Euromed, an economic failure?

Article published on Nov. 28, 2005
Article published on Nov. 28, 2005

This article has not been vetted by an editor at Paris HQ

With falling levels of trade and the persistence of protectionist policies, it seems that the Southern Mediterranean countries have not really benefited from their partnership with the EU.

The Barcelona process, also known as the Euromed Partnership (EMP), was begun 10 years ago with the aim of building the foundations for a new regional relationship between the EU and the 10 North African and Middle Eastern Mediterranean signatory states. Its most ambitious goal: the creation of a free trade zone between the two banks of the Mediterranean by 2010.

Crawling forwards

So, how has the EMP fared? According to the words of Christian Leffler, European Commission director for the region, the process can be likened to a “dependable family car” which may sometimes “stall, or even breakdown, but which will continue to move forward”. A telling sign indeed, when even the EU moves away from its usual glowing and inspirational language to describe a policy as a four-door hatchback.

The evaluation of journalists, lobbyists and academics is equally lacklustre and, with the income gap between the EU the Southern Mediterranean countries (S.Med) unchanged despite 10 years of partnership, who can blame them. The principal critics of the EMP say that the limited economic liberalisation which has taken place has done little to benefit the Southern Mediterranean countries, whose GDP remains at just 18% of that of EU countries.

Friends of the Earth Middle East (FoEME) points out the importance of agriculture to the S.Med economies, which is not covered by the same free trade agreements that are offered to trade in manufactured goods. Both FoEME and Oxfam International criticise the EMP’s policies towards agricultural trade as “ad-hoc”, arguing that this reluctance to allow the S.Med countries to compete with European farmers is one critical weakness of the Barcelona agreement.

Subsidising poverty

Indeed, most agricultural products from the S.Med countries with an advantage over EU products are subjected to the Community’s Common Agricultural Policy (CAP) restrictions. Trade tariffs on fruit and vegetables vary by product and season, with the highest tariffs being imposed during periods when imports compete with home-grown products. Olive oil is an example where S.Med countries could compete against EU products were it not for the €2.3 billion that EU olive oil producers receive from the CAP every year. Unfortunately, given the ongoing bitter wrangling between the European Commission and EU member states over trade tariffs and the CAP, it seems that this aspect of the EMP will remain unchanged.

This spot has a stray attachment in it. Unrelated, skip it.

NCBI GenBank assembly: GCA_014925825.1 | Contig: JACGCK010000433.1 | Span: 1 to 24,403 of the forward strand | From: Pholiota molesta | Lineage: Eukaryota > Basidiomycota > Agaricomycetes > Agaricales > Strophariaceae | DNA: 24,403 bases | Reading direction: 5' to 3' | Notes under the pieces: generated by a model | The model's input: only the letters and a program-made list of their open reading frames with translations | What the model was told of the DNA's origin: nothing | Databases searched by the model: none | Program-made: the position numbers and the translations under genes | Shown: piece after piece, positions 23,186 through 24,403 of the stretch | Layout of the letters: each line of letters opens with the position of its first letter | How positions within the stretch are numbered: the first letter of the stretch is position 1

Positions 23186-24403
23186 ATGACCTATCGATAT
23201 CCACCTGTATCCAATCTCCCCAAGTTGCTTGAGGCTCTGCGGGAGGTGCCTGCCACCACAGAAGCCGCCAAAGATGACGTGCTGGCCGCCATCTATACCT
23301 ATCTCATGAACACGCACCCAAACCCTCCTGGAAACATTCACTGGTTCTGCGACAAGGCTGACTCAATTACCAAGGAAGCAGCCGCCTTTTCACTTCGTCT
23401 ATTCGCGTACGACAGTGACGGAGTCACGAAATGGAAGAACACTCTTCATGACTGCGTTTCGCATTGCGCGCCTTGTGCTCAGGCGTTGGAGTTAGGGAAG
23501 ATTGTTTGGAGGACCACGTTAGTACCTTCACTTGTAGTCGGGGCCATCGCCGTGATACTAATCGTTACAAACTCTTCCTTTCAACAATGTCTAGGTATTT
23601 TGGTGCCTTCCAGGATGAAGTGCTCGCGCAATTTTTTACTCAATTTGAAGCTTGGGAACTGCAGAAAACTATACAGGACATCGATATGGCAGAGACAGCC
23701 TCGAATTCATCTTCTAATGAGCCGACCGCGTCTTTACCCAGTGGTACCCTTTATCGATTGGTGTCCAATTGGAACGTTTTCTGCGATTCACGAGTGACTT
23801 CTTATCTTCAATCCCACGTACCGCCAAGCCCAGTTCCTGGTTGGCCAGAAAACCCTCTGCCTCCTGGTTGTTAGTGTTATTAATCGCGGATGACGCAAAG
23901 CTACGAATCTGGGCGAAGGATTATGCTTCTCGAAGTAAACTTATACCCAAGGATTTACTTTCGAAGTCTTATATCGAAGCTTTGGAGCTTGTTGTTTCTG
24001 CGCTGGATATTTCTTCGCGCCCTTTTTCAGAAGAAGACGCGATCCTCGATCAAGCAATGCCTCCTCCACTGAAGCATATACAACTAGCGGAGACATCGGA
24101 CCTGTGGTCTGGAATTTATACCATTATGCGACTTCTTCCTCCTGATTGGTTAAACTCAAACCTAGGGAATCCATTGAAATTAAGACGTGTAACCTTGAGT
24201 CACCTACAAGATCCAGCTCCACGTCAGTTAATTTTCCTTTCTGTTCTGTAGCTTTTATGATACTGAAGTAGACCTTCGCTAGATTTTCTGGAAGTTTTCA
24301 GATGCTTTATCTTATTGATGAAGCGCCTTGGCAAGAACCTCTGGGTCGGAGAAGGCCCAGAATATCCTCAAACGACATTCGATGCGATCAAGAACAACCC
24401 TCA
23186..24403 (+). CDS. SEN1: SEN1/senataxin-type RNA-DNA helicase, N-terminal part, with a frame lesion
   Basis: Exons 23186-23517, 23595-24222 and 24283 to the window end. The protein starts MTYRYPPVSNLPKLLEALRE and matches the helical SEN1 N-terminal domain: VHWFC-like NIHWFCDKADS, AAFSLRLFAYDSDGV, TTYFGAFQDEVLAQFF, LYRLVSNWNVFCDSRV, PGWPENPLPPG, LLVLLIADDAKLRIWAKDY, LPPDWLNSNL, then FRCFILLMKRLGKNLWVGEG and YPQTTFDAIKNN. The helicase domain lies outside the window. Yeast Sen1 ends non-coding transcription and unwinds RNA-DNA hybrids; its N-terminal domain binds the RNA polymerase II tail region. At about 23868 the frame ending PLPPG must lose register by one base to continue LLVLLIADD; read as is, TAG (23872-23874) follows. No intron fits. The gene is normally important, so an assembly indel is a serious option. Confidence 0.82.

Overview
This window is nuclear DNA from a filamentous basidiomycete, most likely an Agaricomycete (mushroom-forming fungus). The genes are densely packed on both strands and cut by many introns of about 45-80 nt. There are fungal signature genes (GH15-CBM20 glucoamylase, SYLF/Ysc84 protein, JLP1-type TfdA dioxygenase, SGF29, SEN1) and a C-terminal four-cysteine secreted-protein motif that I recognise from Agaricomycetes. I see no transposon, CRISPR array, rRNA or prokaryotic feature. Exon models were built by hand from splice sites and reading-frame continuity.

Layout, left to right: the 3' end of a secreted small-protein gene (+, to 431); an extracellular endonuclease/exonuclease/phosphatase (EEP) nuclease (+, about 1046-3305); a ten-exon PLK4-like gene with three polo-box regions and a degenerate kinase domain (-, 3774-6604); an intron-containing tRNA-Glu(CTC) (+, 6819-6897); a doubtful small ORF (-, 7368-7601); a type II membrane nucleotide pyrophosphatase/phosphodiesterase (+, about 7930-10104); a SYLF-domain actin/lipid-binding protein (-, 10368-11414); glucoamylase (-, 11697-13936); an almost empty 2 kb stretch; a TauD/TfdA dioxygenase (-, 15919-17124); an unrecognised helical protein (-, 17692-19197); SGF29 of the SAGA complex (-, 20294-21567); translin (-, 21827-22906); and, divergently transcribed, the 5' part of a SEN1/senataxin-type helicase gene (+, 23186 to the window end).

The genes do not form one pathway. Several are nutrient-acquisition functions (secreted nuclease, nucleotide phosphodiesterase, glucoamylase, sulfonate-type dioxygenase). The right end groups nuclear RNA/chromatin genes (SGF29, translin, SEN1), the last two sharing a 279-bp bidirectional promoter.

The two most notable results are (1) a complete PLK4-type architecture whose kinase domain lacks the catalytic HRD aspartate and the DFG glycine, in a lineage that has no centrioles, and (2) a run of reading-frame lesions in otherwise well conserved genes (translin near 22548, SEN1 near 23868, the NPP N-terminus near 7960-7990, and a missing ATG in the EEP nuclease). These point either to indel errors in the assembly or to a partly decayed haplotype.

The EMP has not just fallen short in the agricultural aspect of its economic goals. In the areas of trade and Foreign Direct Investment (FDI), the Barcelona process has had little impact. As regards trade, between 1995 and 2003, the EU share in the total imports and exports of its Mediterranean partners fell. The figure for FDI is even less inspiring, the 2003 amount of combined FDI for all ten S.Med countries was the same as the 1990 level. Even more shockingly, this combined figure is only a little more than what Poland alone received in the same year.

Favouring the East

This statistic leads to another criticism levelled at the Barcelona process, this time by the leaders of the S.Med countries. They feel that the EU let the EMP fall to the wayside in order to concentrate on the eastward enlargement of the Union. In many respects their criticisms are justified; the EU did devote the vast majority of its technical and financial aid to the prospective new members. By 2003, the EU was allocating €545 per capita per year to the accession counties, compared to a miniscule €14 per capita per year to the S.Med countries. On top of this aid imbalance, the new EU members have sapped the need for trade with some S.Med countries, the result being that Egyptian agricultural exports to the EU have already slowed to little more than a trickle.

So, where does the future lie for the EMP? Never without a plan, the EU is now toting the European Neighbourhood Policy (ENP) as a means to revive the Barcelona process. In 2004, the EU offered its neighbours the chance to sign ENP agreements, increasing bilateral cooperation between the county involved and the EU. As all of the S.Med countries (except Turkey, which is now an EU candidate state) signed ENP Action Plans, the Commission hopes that these bilateral policies will work in concert with the multilateral Euromed partnership to build a strong regional relationship.

If this is not assurance enough of the future success of the Barcelona process, we can take comfort in the fact that the Commission has launched a five year work programme setting out how to achieve the EMP goals. A five year plan…how auspicious!